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Yuriy Bulygin, the former head of Intel's advanced threat team, has published research showing that the Spectre CPU flaws can be used to break into the highly privileged CPU mode on Intel x86 systems known as System Management Mode (SMM).
Spectre and Meltdown vulnerabilities enable software attacks using CPU design flaws common to Intel, AMD, and Arm chips to access secrets stored in memory.
Bulygin, who has launched security firm Eclypsium, has modified Spectre variant 1 with kernel privileges to attack a host system's firmware and expose code in SMM, a secure portion of BIOS or UEFI firmware.
SMM resides in SMRAM, a protected region of physical memory that should only be accessible by BIOS firmware and not the operating system kernel, hypervisors or security software.
SMM handles especially disruptive interrupts and is accessible through the SMM runtime of the firmware, knows as System Management Interrupt (SMI) handlers.
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As a former Intel researcher explained in a 2013 paper, when an SMI event occurs, say, due to thermal throttling or system health checks, all the CPU's cores enter SMM or system management mode.
"Because SMM generally has privileged access to physical memory, including memory isolated from operating systems, our research demonstrates that Spectre-based attacks can reveal other secrets in memory (eg, hypervisor, operating system, or application)," Bulygin explains.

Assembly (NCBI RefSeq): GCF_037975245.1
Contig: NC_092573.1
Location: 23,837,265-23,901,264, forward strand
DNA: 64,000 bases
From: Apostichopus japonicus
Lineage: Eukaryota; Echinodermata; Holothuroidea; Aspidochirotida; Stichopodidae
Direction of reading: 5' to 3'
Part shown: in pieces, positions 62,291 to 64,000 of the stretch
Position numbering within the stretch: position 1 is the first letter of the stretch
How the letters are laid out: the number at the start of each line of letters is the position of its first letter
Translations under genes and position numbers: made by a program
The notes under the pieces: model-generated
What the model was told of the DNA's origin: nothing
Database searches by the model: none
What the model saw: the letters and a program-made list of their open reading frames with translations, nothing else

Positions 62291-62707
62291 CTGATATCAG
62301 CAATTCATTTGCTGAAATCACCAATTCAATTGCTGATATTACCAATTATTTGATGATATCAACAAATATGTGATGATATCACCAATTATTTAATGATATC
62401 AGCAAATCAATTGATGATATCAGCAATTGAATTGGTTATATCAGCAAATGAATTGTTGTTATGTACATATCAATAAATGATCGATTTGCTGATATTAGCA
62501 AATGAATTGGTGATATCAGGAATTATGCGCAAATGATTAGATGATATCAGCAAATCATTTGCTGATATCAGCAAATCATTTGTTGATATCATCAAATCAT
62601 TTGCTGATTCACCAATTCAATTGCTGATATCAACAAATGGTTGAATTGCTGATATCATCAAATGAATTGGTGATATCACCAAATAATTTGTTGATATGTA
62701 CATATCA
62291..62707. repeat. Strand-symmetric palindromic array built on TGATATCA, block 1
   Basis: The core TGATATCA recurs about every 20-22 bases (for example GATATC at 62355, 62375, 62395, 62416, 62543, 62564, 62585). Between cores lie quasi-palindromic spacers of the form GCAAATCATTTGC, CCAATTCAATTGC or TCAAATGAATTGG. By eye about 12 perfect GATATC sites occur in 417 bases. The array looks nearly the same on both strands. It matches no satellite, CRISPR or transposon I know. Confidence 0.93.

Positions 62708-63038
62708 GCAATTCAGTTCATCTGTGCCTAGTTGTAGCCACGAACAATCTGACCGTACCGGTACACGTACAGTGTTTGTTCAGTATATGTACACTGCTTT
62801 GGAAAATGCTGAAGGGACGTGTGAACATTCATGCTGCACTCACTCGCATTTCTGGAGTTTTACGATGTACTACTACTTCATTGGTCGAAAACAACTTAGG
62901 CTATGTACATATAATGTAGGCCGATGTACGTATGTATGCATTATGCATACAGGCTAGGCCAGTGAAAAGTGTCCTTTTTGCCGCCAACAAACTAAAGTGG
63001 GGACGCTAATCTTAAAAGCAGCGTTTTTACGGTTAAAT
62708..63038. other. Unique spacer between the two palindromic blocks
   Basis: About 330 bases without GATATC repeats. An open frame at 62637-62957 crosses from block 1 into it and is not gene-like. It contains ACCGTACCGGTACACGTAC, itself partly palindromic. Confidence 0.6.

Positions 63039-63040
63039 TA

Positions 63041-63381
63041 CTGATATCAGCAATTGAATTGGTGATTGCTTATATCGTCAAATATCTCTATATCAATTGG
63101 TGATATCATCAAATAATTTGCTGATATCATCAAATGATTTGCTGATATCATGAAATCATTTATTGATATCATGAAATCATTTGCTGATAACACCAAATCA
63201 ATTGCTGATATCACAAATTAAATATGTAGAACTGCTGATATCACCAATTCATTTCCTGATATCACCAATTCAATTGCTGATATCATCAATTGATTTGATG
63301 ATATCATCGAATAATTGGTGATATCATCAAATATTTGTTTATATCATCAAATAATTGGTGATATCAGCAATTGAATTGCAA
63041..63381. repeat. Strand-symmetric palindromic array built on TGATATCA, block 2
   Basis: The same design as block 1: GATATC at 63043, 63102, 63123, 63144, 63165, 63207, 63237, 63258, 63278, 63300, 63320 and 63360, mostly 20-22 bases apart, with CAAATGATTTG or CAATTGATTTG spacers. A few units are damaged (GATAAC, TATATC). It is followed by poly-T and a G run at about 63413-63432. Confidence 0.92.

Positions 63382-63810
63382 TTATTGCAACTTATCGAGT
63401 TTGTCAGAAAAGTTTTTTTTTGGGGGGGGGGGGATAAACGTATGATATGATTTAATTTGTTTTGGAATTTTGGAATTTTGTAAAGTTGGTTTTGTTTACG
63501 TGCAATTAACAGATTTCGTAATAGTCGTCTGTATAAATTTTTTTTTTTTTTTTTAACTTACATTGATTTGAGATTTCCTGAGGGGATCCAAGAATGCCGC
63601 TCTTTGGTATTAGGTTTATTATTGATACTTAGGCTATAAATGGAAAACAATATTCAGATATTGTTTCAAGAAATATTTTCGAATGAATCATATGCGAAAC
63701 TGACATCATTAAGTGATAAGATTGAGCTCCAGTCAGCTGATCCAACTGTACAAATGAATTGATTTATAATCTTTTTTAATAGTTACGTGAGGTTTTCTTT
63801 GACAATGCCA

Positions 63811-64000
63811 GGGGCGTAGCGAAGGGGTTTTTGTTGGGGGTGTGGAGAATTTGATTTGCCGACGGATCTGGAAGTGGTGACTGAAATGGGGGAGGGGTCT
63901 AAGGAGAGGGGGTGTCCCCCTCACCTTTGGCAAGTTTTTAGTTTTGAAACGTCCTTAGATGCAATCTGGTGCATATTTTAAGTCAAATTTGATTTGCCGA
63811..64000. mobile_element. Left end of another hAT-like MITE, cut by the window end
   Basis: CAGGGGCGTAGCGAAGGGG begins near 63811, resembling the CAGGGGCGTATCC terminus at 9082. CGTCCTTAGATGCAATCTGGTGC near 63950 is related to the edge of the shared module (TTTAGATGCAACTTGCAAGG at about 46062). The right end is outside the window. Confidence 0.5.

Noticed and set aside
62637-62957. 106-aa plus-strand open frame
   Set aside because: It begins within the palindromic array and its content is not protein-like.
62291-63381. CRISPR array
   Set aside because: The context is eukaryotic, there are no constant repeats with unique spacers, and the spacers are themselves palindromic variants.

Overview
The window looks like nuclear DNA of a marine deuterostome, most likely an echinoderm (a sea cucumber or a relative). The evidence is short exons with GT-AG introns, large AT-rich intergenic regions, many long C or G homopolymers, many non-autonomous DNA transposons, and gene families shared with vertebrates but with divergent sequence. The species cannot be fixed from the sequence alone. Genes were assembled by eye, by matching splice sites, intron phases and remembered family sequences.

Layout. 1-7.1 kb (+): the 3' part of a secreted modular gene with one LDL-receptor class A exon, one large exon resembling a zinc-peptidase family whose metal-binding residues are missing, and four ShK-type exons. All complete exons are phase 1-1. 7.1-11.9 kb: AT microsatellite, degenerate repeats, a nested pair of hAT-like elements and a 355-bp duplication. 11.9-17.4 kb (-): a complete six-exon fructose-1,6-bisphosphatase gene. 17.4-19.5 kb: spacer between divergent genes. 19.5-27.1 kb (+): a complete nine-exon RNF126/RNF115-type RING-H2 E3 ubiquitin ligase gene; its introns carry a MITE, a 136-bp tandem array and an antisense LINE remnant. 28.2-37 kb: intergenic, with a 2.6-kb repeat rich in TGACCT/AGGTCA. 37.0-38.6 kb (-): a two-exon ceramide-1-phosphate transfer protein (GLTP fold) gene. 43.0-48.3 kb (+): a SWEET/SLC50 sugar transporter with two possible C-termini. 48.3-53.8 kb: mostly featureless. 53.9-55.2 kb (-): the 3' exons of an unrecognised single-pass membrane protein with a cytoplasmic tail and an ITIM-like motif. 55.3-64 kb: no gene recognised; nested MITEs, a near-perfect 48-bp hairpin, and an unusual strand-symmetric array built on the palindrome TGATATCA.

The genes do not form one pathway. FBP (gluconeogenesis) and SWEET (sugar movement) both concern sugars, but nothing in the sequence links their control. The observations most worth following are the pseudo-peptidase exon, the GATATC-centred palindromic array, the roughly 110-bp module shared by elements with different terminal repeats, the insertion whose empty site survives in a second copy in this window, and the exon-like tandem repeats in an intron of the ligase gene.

To expose code in SMM, Bulygin modified a publicly available proof-of-concept Spectre 1 exploit running with kernel-level privileges to bypass Intel's System Management Range Register (SMRR), a set or range registers that protect SMM memory.
"These enhanced Spectre attacks allow an unprivileged attacker to read the contents of memory, including memory that should be protected by the range registers, such as SMM memory," he notes.
"This can expose SMM code and data that was intended to be confidential, revealing other SMM vulnerabilities as well as secrets stored in SMM. Additionally, since we demonstrate that the speculative memory access occurs from the context of SMM, this could be used to reveal other secrets in memory as well."
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Bulygin said he's been working with Intel since March and that Intel believes its guidance to mitigate Spectre variant 1 and Spectre variant 2 should also be applied to SMM.
Intel said as much in a statement to ZDNet: "We have reviewed Eclypsium's research and, as noted in their blog, we believe that the existing guidance for mitigating variant 1 and variant 2 will be similarly effective at mitigating these scenarios," an Intel spokesperson said.
"We value our partnership with the research community and are appreciative of Eclypsium's work in this area."
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